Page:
- Classification: Sativa-dominant
- Parents: Blueberry x Burmese IBL
- Growing Environment: Indoor/Outdoor/Greenhouse
- Garden Skills: Intermediate
- Flowering Time: 6 – 8 weeks
- Height: Medium
- Yield: Low to Moderate
- Medical Uses: Migraines, arthritis, Crohn’s disease, asthma
- Breeder: Vancouver Island Seed Company
Cannabissearch.com Buzz Rating: B-Bud inspires a clear-thinking effect, with upbeat, positive feelings for around a half-hour to 45 minutes. The comedown is more of a 50/50 balance between cerebral and body effects and can result in sleep in less experienced users.
B-Bud was created using Dutch Passion’s Blueberry strain as a mother, that was then pollinated by a Burmese landrace variety. The result is a mostly sativa strain that has all the makings of such. Flavors of sharp citrus, exotic flowers and tropical fruit make up the palate of B-Bud. The potency is average to above average, and would be great for a wake-n-bake or nearly any time of day for users with lower tolerances. The buds are long and wispy with moderate trichomes numbers and very long, electric-orange pistils that give this bud excellent bag appeal.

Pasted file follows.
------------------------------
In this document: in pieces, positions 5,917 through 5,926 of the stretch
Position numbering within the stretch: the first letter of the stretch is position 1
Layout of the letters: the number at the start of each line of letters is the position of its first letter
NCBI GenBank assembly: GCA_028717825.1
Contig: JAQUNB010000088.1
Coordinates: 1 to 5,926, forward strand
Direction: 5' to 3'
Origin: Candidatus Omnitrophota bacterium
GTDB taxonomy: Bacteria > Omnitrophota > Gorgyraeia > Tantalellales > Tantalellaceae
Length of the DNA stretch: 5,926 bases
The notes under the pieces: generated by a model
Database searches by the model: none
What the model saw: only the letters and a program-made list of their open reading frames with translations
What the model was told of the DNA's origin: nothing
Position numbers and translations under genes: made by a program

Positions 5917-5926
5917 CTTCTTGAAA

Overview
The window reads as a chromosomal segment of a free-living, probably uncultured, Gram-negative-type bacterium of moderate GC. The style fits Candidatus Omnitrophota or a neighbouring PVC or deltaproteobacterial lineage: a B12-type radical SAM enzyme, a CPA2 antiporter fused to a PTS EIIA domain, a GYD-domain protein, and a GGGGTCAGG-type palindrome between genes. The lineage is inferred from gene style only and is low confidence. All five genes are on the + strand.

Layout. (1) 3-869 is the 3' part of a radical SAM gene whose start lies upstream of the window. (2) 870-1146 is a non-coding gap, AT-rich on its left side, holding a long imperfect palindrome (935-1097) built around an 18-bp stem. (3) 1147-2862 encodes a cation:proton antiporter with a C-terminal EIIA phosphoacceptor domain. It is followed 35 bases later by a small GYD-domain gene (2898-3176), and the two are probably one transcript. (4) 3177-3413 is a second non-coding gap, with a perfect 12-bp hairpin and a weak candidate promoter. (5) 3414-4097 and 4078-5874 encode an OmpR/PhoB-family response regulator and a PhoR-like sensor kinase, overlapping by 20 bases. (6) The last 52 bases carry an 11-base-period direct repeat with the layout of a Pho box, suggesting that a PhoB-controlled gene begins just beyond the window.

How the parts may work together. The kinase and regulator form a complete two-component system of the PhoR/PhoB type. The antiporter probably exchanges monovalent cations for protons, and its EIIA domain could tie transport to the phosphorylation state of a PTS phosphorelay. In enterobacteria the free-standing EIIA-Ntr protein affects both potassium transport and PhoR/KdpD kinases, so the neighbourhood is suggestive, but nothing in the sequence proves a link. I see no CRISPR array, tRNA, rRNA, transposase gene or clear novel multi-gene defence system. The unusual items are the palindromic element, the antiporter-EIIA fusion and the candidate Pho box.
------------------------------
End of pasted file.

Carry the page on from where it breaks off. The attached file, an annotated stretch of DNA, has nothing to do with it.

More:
Despite being mostly sativa, B-Bud flowers for an incredibly brief period of time. Indoors she’ll be ready for harvest after just six or eight weeks of flowering, while her outdoor counterparts should be ready sometime in September. When cultivated indoors, B-Bud can be vegetated up to four weeks. There are two distinct phenotypes that are seen with this strain. The first is a mostly sativa pheno, with darker, slightly broader leaves. This is the most common pheno. The second resembles a pure sativa or Haze variety, with a far taller structure, thinner leaves that are light green. The second pheno usually takes around eight weeks to flower and is only seen roughly 25% of the time. Yields are low to average in both phenotypes, being around three to four ounces, indoors. Outdoors can be much bigger, depending on how these ladies are cultivated. It is best to feed them low nutrient levels, as they are prone to nutrient burn.